For some reason, I had the impression that Day of the Triffids was about the sudden attack of man-killing mobile plants. So I was surprised when it was revealed that the triffids had been around for a long time and a worldwide case of blindness was the cause of the catastrophe - the triffids merely took advantage of it.
For the main character, laid up in hospital with his eyes bandaged, he missed the spectacular meteor shower that seems to have caused the problem, and is one of the few who can still see. The end of the world John Wyndham paints is curiously quiet. People are alive, and blind, but the main feeling the main character encounters, with some exceptions, is one of absence, even on the first day after the event. Much of the rest of the book is an exploration of different ways to cope with the aftermath - from a newly polygynous society, to a socialist attempt to try to keep the blind alive, to a heavily moralistic colony, to a neo-feudal society with the blind as slaves. (Although, given what Wyndham painted, that there are enough blind people left alive three years after the event to make them useful serfs seems somewhat unlikely.)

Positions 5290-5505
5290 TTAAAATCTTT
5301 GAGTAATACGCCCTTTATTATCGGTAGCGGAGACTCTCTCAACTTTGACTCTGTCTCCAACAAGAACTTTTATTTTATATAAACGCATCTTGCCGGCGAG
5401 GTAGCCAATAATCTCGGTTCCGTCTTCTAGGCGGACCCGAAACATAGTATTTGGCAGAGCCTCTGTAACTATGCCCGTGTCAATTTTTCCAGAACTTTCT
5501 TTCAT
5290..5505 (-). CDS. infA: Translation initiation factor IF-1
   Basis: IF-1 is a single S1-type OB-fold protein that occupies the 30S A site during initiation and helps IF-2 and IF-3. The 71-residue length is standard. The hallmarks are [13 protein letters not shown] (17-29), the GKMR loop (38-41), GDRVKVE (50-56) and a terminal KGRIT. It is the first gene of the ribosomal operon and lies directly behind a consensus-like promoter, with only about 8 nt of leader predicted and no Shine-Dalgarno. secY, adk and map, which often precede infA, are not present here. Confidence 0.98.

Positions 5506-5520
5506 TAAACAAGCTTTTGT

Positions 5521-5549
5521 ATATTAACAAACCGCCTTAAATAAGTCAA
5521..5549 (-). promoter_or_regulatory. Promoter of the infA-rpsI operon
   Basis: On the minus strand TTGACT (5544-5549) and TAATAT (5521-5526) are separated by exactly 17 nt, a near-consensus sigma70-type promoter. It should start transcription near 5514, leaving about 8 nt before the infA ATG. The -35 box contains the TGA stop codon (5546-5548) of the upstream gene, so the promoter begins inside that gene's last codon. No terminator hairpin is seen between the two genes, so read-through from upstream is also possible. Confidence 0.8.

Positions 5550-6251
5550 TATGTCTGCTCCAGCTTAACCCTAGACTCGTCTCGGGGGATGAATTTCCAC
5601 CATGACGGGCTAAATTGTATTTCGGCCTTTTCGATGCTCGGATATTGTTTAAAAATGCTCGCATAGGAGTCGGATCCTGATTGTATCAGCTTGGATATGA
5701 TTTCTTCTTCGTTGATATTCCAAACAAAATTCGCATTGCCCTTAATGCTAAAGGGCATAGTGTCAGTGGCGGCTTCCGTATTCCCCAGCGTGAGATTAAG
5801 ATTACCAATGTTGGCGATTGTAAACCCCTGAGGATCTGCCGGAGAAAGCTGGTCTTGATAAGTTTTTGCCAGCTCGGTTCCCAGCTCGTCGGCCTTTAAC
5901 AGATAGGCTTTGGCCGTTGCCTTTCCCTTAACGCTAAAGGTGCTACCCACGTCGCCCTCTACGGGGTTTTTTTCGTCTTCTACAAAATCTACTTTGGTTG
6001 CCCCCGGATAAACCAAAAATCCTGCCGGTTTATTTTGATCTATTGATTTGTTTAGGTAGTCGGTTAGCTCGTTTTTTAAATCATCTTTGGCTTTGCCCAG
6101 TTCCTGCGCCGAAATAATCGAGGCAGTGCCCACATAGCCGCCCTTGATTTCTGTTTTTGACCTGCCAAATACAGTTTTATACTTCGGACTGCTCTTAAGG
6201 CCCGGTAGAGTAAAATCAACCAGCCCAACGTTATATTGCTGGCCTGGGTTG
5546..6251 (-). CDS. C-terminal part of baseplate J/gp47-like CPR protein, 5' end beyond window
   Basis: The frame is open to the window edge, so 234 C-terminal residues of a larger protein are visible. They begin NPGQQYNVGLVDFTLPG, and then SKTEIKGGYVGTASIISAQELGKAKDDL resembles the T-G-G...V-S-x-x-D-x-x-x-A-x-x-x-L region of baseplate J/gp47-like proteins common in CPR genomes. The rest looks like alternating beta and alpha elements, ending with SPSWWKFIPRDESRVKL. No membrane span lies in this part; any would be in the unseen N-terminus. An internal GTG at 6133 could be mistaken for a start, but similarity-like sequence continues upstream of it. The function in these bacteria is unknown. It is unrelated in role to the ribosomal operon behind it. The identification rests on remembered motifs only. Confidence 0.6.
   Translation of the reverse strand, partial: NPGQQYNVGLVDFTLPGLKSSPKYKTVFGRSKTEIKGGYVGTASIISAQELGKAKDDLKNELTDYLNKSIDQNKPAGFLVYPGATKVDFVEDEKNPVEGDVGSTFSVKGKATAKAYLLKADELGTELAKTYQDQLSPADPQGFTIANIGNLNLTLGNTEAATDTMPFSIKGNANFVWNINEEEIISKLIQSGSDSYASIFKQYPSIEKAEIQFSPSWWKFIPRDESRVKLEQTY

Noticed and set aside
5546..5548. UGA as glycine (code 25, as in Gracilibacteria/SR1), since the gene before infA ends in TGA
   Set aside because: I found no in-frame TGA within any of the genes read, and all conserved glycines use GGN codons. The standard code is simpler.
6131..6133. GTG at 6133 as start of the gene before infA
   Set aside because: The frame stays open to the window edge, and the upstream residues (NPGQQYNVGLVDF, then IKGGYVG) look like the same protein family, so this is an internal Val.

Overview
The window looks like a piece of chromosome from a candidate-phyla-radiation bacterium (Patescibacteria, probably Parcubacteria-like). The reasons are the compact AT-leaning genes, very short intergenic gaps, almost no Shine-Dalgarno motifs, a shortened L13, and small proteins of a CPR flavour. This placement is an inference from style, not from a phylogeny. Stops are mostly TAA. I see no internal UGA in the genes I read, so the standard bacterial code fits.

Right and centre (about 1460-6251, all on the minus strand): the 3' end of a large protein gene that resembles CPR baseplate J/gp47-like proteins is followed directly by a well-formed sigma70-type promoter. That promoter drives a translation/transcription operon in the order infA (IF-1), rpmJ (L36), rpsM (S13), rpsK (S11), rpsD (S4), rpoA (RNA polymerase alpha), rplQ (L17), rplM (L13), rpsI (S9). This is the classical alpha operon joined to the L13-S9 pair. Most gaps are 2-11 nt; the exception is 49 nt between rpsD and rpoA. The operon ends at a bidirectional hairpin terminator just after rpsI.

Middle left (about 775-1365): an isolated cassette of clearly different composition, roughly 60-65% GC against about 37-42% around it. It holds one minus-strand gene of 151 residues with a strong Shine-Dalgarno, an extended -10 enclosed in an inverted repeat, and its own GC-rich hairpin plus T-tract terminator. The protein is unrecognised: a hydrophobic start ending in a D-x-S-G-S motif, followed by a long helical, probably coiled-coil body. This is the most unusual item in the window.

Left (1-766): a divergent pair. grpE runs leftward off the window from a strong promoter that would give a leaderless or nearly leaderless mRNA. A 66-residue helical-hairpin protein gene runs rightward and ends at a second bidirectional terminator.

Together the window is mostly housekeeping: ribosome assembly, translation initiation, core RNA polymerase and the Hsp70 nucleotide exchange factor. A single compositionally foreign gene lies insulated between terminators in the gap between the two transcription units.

Through it all, we follow the main character and the first sighted woman he meets, and later, his attempts to find her after they are separated.
I enjoyed Day of the Triffids, but I can't say I was deeply emotionally attached to the characters. Something about the book felt detached to me. But it was an entertaining and unsettling read.
Crossposted to Smorgasbook